A strong hero must always be confronted by a strong villain. Batman has the Joker, Green Lantern has Sinestro and Superman has Lex Luthor. Luthor’s comic book debut does not disappoint and features forward-looking comic storytelling that makes it seem like this is a modern comic book. So let’s put on your kevlar helmet and prepare for war as we continue our look at the ten must-read issues of Action Comics. My second choice is ACTION COMICS #23.
“With scientific miracles at my fingertips, I'm preparing to make myself supreme master of th' world!” – Luthor
By this point in Superman’s Action Comics history, he was regularly appearing on the cover. The Man of Steel was finally the most popular character in the book and the cover of issue #23 depicts him swooping from the sky to save a fair maiden.
The story inside was titled ‘Europe at War, Part Two.” Now, Superman and his titles have a long history with war. Many of the Man of Steel’s books feature him proudly supporting America and its troops on the cover. Worth noting, however, is that even though Superman supported the war effort on the outside of his books, very few of the stories on the inside actually featured Superman fighting in a real world conflict. Like Action Comics #23, these issues featured smaller, more isolated incidents of war. Very much like how this story begins in the middle of the conflict between the fictional countries of Galonia and Toran.
Readers of Superman usually expect one or two moments of gigantic superhero action in his comics, but this issue features several. It begins in the middle of a bombardment! Clark has to carry Lois to safety because she was knocked unconscious by an exploding shell. But not to worry, Lois, Superman bounds into action and throws a series of shells back at the attacking army.
Later in the issue, Superman takes down a series of planes surprising each of the pilots inside. Readers were used to seeing Superman take down cars and gangsters, but planes? This was a whole new level of Superman’s strength. In fact, that’s not even the last of Superman’s greatest feats in this issue as he crashes and obliterates a dirigible! (Also, this issue gets points for having a dirigible in it. It doesn’t quite feel like the Golden Age of comics without a blimp in there, does it?)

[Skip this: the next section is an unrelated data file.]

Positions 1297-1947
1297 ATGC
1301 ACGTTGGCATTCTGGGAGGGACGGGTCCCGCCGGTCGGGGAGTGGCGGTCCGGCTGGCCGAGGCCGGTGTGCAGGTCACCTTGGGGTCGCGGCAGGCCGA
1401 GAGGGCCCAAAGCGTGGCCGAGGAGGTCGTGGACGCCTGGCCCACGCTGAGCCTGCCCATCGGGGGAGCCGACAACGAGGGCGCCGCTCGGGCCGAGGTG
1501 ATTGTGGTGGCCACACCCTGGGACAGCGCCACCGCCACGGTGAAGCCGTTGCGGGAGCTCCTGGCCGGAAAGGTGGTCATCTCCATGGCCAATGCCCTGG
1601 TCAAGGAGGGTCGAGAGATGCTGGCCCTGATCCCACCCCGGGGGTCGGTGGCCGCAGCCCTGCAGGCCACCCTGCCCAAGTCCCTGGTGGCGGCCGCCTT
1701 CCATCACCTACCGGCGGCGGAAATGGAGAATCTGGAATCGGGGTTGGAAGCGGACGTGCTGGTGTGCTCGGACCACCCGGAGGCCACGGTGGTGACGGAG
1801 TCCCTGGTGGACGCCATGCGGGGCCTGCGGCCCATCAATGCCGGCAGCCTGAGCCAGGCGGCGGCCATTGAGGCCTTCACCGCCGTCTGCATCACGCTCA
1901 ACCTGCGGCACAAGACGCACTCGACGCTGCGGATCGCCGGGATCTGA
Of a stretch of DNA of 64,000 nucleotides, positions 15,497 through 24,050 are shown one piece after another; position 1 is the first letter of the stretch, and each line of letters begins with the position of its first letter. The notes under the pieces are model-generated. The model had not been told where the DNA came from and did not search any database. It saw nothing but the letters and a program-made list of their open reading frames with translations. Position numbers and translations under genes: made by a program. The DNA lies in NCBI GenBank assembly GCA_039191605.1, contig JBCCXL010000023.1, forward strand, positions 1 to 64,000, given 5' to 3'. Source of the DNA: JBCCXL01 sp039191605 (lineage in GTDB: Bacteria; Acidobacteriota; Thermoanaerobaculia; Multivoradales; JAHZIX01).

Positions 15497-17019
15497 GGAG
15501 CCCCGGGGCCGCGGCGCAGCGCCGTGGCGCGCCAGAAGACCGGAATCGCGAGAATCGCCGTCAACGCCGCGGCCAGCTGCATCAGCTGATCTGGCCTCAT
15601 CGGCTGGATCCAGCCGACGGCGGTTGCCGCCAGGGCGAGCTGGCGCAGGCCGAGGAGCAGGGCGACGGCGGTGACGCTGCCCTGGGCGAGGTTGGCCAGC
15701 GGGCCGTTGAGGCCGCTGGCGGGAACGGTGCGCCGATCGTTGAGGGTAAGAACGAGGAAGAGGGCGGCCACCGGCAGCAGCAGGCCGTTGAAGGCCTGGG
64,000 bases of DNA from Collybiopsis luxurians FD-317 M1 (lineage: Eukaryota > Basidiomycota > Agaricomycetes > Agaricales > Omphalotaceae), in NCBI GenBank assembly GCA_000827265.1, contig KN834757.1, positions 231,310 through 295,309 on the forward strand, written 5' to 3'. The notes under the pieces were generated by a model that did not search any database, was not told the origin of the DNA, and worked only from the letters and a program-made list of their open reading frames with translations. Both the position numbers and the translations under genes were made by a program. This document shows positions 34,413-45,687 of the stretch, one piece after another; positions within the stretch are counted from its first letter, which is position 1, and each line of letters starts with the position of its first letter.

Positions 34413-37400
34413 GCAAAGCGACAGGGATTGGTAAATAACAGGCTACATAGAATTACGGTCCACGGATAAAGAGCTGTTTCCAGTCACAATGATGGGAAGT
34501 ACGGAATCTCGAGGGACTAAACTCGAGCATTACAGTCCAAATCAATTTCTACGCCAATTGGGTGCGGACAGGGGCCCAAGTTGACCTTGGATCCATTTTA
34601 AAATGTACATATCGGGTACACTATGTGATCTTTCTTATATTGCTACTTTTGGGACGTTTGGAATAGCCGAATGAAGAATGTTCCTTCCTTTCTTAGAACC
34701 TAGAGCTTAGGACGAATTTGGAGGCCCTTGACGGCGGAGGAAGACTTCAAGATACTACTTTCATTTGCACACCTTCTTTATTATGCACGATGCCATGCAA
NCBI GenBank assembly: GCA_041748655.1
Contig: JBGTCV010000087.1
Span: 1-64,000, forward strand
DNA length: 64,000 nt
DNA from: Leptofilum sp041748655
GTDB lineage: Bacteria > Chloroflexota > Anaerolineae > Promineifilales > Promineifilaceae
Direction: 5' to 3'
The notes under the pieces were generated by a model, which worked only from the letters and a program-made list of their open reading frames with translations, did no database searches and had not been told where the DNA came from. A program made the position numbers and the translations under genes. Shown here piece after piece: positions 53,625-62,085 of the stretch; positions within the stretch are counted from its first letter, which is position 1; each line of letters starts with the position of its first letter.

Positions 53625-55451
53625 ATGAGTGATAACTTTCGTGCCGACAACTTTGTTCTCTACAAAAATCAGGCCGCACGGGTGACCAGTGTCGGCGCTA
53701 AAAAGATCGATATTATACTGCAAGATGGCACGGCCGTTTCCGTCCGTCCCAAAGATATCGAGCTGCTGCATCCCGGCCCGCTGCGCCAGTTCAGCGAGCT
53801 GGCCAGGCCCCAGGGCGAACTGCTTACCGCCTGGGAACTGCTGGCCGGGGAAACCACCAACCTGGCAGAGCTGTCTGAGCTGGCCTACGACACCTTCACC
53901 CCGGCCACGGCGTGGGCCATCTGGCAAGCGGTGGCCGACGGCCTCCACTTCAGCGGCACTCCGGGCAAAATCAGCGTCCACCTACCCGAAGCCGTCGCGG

Great issues of Superman have to include an active plot for Clark Kent, as well. To me, the character is always at his best when both sides of his dual identity are utilized. Well, not only does Superman prove his might in this issue, but Clark Kent does as well. When Galonia uses an offer of peace as a bluff to attack the Toran army, intrepid reporter Clark Kent confronts the Galonian general. This one move kicks off the entire story of this issue. Kent uses information about the secret madman controlling this entire incident to convince the two nations to put down their arms and negotiate peace. In fact, it’s Clark Kent who makes the two warring countries sign an armistice, not Superman. Superman was too busy with another villain in this issue—a villain named Luthor.
As many fans know, Action Comics #23 features the first appearance of longtime Superman foe, Lex Luthor (though he’s only referred to as “Luthor” in this initial outing). Many villains in comic books have great entrances and Luthor does not disappoint. When his name is first heard in the issue, it’s after Superman has witnessed a Galonian general communicate with a weird face in a stone wall. Turns out the general is being mind-controlled by the issue’s villain, and when he won’t tell Superman any details, the Man of Steel exclaims, “But who is Luthor?”
Soon, the cave comes crashing down upon both of them, introducing the readers to the first of several hundred death traps that Luthor will spring on Superman over the years. Luthor, as his next move, kidnaps reporter Lois Lane in an attempt to flush out Clark Kent, the man who is trying to promote peace in this war-torn region.
When we first meet Luthor, he has red hair, wears a red robe and sits upon a throne. It’s quite a different picture than the Lex Luthor scientist and businessman that we’ll come to love and hate in the years ahead. But even in this early appearance, Luthor is a scientist of the first class. Lois soon discovers that all of his minions are mind-controlled; they bow to him and say, “As you command, oh mighty Luthor.” Also, Luthor’s home base in this issue is the aforementioned dirigible—which happens to be lime green. Even 80 years later, Lex Luthor will still love the color green.
Of course, the issue ends with Superman defeating Luthor’s plan and Clark Kent filing one of the biggest scoops of his career. Issue #23 makes the list of must-read issues of Action Comics because it’s a big and bold story that could easily be adapted into a modern issue. Luthor steps right into this story with all his penchant for death traps and total control that we see him exhibit in later stories. Plus, it’s really interesting to go back to a moment in Superman’s history when he doesn’t yet know the enemy he faces—an archrival that would go on to share an 80-year history with him. Superman proclaims, “That’s the end of Luthor” at the end of this tale.
Thankfully, the writers of Superman didn’t listen to him and deprive us of one of comic books’ greatest villains. This issue is surrounded by ground war conflict, but it’s the start of an eternal war between Luthor and Superman that makes Action Comics #23 a must-read issue.
ACTION COMICS #23 by Jerry Siegel and Joe Shuster is readily available as a digital download.
Jason Inman is the co-host of the DC All Access webseries. Look for him on Twitter at @Jawiin, and be sure to drop by next week for another of his must-read issues of Action Comics!